Now it has been told that if it can show how it will manage on a reduced budget of 5.8 million for each of the next two years, the Executive will finance the one-off re-structuring. As if all this wasn’t enough, the company proposes to spend up to 34 per cent of its income on social inclusion and "outreach" projects.
Many factors have contributed to this crisis. But there is one for which the Executive is largely responsible, and which works to make recovery at Scottish Opera almost impossible. This is the constant mantra about social inclusion.
This in turn flows from a fundamental misunderstanding about the nature of the performing arts and indeed the appeal of artistic activity generally. It is to argue that public funding for the arts can only be validated by utilitarian measures of perceived social worth. But opera is not - and should never be - about audience manipulation and means-testing. It is about artistic excellence.
The Executive’s Kremlinesque strategy documents on the arts are infused with the idea that "culture" is what our all-wise, all-seeing government alone funds and controls. It is blind to the annual household spend in the UK each year on recreation and culture of 82 billion. Within this broad category, we spend more than 14 billion on cultural activities. This is on top of books (3.1 billion) and recorded music.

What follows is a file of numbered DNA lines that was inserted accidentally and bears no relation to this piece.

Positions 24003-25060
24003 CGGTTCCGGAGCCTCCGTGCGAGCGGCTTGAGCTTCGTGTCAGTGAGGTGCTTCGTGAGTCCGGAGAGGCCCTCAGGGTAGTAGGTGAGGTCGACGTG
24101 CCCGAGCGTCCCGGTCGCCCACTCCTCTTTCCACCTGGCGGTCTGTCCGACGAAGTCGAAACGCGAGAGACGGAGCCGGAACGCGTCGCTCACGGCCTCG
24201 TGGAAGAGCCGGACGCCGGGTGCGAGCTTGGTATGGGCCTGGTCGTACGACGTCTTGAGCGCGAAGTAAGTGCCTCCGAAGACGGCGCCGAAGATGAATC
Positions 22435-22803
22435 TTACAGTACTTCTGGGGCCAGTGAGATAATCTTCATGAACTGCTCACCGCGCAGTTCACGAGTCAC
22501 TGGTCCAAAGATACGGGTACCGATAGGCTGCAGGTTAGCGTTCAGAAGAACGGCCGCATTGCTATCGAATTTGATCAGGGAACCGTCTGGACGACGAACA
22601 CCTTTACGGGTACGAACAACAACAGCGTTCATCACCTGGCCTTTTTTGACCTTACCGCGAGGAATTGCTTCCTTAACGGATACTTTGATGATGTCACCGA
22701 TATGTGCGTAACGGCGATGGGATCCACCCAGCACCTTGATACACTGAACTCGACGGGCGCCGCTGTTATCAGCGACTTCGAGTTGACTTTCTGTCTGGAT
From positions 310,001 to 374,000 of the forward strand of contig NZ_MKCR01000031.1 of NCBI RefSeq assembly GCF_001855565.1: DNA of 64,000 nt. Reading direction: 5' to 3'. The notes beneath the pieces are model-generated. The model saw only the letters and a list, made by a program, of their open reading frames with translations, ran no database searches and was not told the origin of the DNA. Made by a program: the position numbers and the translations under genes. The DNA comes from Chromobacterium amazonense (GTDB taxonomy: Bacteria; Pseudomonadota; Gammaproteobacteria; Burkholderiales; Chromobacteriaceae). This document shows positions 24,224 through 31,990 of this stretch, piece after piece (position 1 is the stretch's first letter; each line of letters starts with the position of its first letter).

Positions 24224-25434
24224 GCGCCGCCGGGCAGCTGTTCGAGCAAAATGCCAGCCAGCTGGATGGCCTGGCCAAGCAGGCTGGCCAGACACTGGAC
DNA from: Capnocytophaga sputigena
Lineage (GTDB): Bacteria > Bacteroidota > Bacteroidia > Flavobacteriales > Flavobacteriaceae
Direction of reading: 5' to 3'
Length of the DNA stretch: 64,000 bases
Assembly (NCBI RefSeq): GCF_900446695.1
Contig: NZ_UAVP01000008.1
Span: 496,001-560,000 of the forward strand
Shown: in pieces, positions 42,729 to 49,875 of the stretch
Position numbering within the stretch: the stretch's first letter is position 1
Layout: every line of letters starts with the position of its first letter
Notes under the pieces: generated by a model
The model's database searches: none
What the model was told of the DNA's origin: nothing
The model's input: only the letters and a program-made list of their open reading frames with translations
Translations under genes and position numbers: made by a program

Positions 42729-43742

Oblivious to this, the so-called Cultural Policy Statement has crazily set up a commission to explore, I quote, "the notion of cultural rights for the Scottish citizen" and "to define how these might be translated into a scheme of entitlements". It is quite innocent of the notion of personal choice. The result is control-freakery that borders on the lunatic.
Opera is - and historically always has been - hugely expensive. The whole is greater than the sum of the parts - and the parts do not come cheap. It involves orchestra, powerful and gifted singers, a chorus, ambitious stagecraft, setting and lighting, and masses of rehearsal and preparation time. Each strand makes the most exacting demands on artistic professionalism and excellence. But what attracts us is the richness and extravagance of sound and effect in the end result. We are drawn to this great effect and its ability to move us profoundly. Cut-price, tea-chest opera just doesn’t cut it. And when you chop the production budget to fund social inclusion, you kill the very point of opera staging.
Ritual obeisance to notions of inclusion and universal access overlooks the evidence of Thorstein Veblen and others that the appeal of opera as both an artistic and social event is not in spite of the fact that it is expensive, but precisely because it is. That is why Raymond Gubbay’s cheap and cheerful Savoy Opera has closed after barely a month, while the 2004 season at Glyndebourne (typical ticket price 100 and no public subsidy) kicks off this week with barely a spare ticket in sight.
Nothing more excites the atavistic class envy of the North Lanarkshire Labour set than a Glyndebourne picnic. But when thousands of us go to France for a rugby match or Barcelona for a football fixture and spend much more, we do not lose ourselves in a rant about rich folks’ privileges. It is simply about different choices as to how we spend our money.
So why subsidise Scottish Opera? Precisely because it is a minority taste. And because it is expensive. And because it is art for art’s sake. It honours artistic integrity. Its goal is excellence. It is a national platform for the best of our classical musicians, singers, stage designers and directors. It trains and develops them to world standard.
We should be proud of it. We should support it. And we should fight for it. That is why the directors should make a stand today: for this company, and for all arts companies.